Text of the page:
Although the Lakeshore’s name comes from an Indian legend about a mother black bear and her cubs, black bears are rarely seen within the park, though they are becoming more common in Michigan. There are over 50 other species of mammals that can be seen depending on the time of year and watchfulness of the visitor. The lakes and streams have beaver, otter, muskrat, and mink. Many of the small mammals in the park are inconspicuous such as meadow voles, deer mice, weasels, and shrews, but eastern chipmunks are numerous and are not inconspicuous. They frequent the campgrounds, especially on South Manitou Island and can be a nuisance for campers. Fox squirrels and gray squirrels, including the black phase of the gray squirrel, are common. A sighting of a northern flying squirrel should be treasured since they are primarily a nocturnal (active at night) species. Meadow vole runways are exposed as the snow melts and let you know how busy they were during the winter. Long lines of protruded soil tell of an eastern mole who is feeding on earthworms under the ground. Bats are busy little insectivores that are seen flying overhead at dusk while they feed on moths and mosquitos. Among the bats found in the park are the big brown bat, hoary bat, red bat, and silver-haired bat.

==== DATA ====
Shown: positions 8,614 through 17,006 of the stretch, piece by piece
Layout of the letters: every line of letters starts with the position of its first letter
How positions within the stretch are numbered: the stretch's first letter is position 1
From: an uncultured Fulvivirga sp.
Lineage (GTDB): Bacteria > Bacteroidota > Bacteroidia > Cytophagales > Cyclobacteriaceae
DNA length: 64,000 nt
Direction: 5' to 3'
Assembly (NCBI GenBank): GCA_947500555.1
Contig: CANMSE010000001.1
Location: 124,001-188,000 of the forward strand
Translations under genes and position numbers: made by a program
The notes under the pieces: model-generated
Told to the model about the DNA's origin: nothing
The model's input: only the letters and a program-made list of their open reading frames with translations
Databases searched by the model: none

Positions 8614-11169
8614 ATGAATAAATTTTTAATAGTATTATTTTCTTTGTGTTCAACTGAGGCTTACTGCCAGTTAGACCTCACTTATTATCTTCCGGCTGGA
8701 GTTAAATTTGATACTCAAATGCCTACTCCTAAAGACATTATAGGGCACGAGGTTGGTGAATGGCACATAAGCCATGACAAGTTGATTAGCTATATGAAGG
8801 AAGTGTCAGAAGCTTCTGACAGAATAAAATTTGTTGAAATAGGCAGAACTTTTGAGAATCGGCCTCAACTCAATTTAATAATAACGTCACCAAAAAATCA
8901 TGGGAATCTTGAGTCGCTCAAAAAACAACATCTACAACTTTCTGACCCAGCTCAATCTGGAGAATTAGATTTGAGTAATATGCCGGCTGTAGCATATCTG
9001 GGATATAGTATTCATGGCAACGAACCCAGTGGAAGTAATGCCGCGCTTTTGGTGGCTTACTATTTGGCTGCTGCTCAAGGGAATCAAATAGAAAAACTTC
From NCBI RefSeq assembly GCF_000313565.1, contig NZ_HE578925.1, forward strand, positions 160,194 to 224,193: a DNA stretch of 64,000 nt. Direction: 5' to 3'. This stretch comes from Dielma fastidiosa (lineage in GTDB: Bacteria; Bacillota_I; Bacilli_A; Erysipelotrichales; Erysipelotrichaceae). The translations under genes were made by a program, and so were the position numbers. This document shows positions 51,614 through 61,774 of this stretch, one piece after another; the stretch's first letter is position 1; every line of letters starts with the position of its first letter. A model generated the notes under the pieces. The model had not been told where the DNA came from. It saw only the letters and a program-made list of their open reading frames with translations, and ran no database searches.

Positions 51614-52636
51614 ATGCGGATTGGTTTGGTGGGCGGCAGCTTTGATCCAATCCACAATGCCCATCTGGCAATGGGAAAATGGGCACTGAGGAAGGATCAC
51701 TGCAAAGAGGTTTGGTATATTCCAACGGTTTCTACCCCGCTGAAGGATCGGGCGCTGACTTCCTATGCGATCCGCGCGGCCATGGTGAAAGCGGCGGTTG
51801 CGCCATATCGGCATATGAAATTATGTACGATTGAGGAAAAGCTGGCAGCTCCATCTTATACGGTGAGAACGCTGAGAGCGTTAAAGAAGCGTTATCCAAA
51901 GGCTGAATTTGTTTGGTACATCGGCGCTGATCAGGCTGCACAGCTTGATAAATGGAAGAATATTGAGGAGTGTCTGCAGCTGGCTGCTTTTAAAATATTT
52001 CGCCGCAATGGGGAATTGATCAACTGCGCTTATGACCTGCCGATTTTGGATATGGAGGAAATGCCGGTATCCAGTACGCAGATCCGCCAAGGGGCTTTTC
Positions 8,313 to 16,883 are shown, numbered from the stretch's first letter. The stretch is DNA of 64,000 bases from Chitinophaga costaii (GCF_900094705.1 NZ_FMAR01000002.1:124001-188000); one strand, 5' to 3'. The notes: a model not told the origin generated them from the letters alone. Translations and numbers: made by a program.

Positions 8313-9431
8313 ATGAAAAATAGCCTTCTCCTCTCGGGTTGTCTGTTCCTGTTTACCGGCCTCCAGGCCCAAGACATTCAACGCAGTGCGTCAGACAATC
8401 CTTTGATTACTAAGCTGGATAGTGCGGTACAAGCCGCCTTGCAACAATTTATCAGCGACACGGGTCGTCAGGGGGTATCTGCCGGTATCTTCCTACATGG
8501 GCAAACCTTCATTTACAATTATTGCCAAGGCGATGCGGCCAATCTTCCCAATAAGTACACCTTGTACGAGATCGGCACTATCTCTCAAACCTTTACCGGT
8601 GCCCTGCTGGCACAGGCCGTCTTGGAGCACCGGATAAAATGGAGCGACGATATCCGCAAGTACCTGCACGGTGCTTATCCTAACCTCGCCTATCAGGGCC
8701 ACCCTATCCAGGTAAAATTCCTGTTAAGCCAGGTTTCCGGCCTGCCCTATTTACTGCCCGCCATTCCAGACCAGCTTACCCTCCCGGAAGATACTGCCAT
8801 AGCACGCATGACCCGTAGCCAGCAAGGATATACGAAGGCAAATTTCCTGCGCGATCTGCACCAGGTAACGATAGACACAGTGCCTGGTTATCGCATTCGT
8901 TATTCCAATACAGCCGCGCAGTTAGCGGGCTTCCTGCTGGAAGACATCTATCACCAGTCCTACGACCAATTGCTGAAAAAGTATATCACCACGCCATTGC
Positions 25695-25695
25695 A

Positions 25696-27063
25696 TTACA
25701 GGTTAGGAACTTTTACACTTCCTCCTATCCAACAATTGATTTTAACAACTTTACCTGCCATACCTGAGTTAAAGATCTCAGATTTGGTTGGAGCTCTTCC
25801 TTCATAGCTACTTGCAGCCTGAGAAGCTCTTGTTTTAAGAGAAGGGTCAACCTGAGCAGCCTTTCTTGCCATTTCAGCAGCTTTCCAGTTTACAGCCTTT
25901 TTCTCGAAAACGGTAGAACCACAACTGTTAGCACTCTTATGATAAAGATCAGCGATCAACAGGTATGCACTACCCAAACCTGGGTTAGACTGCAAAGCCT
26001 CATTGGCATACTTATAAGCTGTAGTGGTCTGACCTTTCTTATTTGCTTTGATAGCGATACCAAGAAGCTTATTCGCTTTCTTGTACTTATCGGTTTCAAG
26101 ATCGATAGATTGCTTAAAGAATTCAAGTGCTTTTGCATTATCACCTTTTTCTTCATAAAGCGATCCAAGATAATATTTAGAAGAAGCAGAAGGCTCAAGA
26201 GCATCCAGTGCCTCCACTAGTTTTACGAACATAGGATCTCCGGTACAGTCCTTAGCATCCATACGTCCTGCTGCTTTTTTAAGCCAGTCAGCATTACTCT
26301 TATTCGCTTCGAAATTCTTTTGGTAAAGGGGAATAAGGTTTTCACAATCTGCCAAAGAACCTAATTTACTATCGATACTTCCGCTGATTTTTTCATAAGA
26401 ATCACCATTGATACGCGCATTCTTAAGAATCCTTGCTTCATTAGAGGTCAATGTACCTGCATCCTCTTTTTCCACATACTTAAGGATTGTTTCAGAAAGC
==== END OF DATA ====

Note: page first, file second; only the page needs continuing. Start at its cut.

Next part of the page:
Some mammals, such as coyotes and opossums, are fairly recent arrivals to the area. The white-tailed deer were not present in significant numbers until the forests were cleared. Raccoons continue to benefit from man’s activities and are common. If you do not see these animals during your hikes, then watch for their tracks which are commonly seen in sandy or muddy areas. Be sure to enjoy the occasional serenade of a coyote family as you are settling into bed at your campsite. Bobcats are elusive and live in some of the more wild parts of the park and neighboring swamps.